Important developments today:
Treasuries fell before reports on jobs and manufacturing.
U.S. Manufacturing expands in January.
China’s manufacturing continued to grow at a sustained rate in January.
Treasuries fell before reports on jobs and manufacturing. U.S. Treasury debt prices dropped on Monday, declining for the first time in three days, as investors speculated that data on jobs (Fri.) and manufacturing (Mon.) this week are likely to show the U.S. economic turnaround is gaining traction. Analysts expect that any signs of a shift in demand by major foreign investors will keep market bearish. U.S. government bonds posted the worst returns in a decade last year in the wake of record debt sales, but posted strong gains last month amid growing concern that the economic recovery will slow. Yields on 10-year notes, which move inversely with prices, increased 3 basis points (bps) to 3.62%, while 30-year bond yields widened 1 bp to 4.5% today, according to BGCantor Market Data. Meanwhile, the difference between yields on 10-year notes and Treasury Inflation Protected Securities (or TIPS), a gauge of trader expectations for inflation, was 2.32%, versus the five-year average of 2.17%.
Source: Institute of Supply Management
U.S. Manufacturing expands in January. The manufacturing sector showed signs of further expansion in January, as the Institute for Supply Management’s factory index rose to 58.4, the sixth straight monthly expansion which brought the index to the strongest level since August 2004. Factories have been stepping up production since mid-2009 to meet stimulus-led gains in demand, both domestic and external, as well as an increase in orders to replenish record cutbacks in inventory levels. The index for new orders at factory gates grew from 64.8 in December to 65.9 in January, with 13 of the total 18 industries reporting expansionary activity. The current report provides significant assurance that the manufacturing sector’s recovery is continuing to provide the foundation for a broader economic recovery.
In other news, U.S. consumer spending increased…Consumer spending by U.S. households rose for a third month in December, booking a 0.2% (m/m) increase in purchase following a larger-than-expected 0.7% (m/m) gain in November. At the same time, personal incomes rose 0.4% (m/m), leading to an increase in the savings rate, which rose to 4.8% from 4.5% in November. Consumer spending, which accounts for the majority of economic activity, contributed 2% to GDP growth in the last quarter, when the economy grew at an annualized pace of 5.7% according to latest estimates.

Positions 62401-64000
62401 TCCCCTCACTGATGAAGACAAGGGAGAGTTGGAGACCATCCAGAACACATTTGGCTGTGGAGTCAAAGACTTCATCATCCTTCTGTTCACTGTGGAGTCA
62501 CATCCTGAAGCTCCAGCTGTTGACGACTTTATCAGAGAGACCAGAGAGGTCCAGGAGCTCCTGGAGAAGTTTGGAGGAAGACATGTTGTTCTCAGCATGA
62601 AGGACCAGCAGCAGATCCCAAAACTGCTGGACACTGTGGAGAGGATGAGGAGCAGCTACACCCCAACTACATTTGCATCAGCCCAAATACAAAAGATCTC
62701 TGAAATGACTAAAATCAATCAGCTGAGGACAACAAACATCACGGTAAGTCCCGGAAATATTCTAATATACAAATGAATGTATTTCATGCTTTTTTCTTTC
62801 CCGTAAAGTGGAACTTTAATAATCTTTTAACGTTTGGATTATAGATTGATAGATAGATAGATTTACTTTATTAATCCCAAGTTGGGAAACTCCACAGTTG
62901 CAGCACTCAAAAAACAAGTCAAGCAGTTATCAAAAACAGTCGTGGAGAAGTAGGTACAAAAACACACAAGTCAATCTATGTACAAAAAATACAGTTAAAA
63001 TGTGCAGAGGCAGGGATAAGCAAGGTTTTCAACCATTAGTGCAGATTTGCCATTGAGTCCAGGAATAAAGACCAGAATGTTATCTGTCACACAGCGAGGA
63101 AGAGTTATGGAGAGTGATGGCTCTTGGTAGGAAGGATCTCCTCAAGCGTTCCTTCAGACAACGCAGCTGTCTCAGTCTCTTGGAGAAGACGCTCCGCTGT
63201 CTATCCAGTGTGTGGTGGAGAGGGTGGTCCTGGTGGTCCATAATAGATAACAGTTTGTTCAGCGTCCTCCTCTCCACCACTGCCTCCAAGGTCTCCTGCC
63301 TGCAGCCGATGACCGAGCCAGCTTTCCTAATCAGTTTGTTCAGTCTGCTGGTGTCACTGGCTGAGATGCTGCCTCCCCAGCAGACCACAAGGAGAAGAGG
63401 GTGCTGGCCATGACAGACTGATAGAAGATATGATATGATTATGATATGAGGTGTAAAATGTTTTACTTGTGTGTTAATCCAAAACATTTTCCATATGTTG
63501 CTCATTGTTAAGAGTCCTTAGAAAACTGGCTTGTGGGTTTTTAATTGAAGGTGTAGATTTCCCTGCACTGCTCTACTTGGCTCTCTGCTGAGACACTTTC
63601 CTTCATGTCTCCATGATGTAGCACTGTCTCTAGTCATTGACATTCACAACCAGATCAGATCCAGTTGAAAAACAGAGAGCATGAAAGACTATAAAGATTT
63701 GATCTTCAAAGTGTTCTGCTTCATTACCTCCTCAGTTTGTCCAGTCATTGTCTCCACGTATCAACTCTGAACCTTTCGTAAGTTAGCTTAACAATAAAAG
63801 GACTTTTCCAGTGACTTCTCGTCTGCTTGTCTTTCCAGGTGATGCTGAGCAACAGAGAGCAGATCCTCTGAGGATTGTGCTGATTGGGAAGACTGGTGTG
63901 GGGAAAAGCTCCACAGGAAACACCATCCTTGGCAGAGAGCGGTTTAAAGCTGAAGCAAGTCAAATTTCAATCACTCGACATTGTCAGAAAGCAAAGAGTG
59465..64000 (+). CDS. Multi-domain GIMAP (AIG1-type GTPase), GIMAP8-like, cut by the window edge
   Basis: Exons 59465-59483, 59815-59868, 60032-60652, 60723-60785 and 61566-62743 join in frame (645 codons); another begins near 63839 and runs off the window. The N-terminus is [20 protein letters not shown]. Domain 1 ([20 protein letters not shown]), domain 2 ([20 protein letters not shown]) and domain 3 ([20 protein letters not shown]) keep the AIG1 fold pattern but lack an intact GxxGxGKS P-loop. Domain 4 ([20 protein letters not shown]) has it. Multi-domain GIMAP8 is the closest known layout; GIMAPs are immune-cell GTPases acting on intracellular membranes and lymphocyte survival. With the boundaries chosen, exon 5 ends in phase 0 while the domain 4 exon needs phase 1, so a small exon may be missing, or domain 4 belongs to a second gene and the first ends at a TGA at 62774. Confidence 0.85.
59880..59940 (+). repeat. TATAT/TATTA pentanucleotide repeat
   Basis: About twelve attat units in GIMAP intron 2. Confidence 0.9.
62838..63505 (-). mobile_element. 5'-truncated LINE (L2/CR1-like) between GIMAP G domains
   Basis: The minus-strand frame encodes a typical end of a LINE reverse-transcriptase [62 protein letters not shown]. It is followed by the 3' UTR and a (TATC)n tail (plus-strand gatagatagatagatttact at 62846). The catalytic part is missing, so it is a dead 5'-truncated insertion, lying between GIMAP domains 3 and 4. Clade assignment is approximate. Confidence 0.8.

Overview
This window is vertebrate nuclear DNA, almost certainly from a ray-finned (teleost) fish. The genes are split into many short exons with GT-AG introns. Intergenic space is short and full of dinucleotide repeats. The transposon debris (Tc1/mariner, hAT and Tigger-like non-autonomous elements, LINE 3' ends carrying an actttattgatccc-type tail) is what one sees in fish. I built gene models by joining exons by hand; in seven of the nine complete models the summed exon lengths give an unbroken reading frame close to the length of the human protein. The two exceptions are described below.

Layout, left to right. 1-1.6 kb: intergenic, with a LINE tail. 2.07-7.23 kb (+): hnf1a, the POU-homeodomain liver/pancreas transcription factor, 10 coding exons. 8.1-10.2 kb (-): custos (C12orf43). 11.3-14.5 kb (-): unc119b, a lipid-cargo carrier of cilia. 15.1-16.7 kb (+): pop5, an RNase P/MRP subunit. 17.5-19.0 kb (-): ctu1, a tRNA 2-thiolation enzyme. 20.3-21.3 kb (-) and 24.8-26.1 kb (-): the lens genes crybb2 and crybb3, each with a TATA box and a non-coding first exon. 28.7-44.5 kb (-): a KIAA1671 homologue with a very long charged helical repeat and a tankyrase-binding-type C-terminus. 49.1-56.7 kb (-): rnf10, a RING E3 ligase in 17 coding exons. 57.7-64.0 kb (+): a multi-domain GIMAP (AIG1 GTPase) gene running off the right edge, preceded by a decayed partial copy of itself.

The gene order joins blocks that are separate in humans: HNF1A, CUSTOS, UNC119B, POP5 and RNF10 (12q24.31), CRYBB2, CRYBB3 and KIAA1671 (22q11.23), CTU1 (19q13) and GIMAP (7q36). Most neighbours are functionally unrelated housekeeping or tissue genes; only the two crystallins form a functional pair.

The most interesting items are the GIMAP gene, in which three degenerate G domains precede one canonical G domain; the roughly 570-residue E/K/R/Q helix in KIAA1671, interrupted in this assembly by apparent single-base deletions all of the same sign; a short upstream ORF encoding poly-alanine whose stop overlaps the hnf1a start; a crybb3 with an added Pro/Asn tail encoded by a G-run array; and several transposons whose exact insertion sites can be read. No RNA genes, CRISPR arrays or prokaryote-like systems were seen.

Among emerging markets:
In East Asia and Pacific, China’s manufacturing continued to grow at a sustained rate in January, for the third consecutive month according to the purchasing managers’ index released by HSBC Holdings Plc and Markit Economics. The seasonally-adjusted index rose to 57.4 in January from 56.1 in December. The government-backed Purchasing Managers’ index fell to a seasonally-adjusted 55.8 from 56.6 in December. Due to strong growth in manufacturing analysts expect the government to begin tightening in the coming months. China’s bank lending was cut to less than 1.1 trillion yuan last month as of January 28th, as Chinese banks recalled some loans.
In South Asia, India’s manufacturing output grew at the fastest pace in 17 months in January according to the Purchasing Managers Index compiled by HSBC Holdings Plc and Markit Economics which rose to 57.6 from 55.6 in December.
In Latin America and Caribbean, Peru’s consumer price inflation accelerated to 0.44 percent in January from the same month a year earlier.
In Central and Eastern Europe and the CIS, Russia’s economy contracted a record 7.9 percent in 2009, after expanding 5.6 percent in 2008, according to the State Statistics Service’s preliminary figures. Household spending contracted 8.1 percent last year, while net exports grew 58 percent. Fixed capital investment contracted 18.2 percent. The government expects the economy to expand 3.1 percent this year.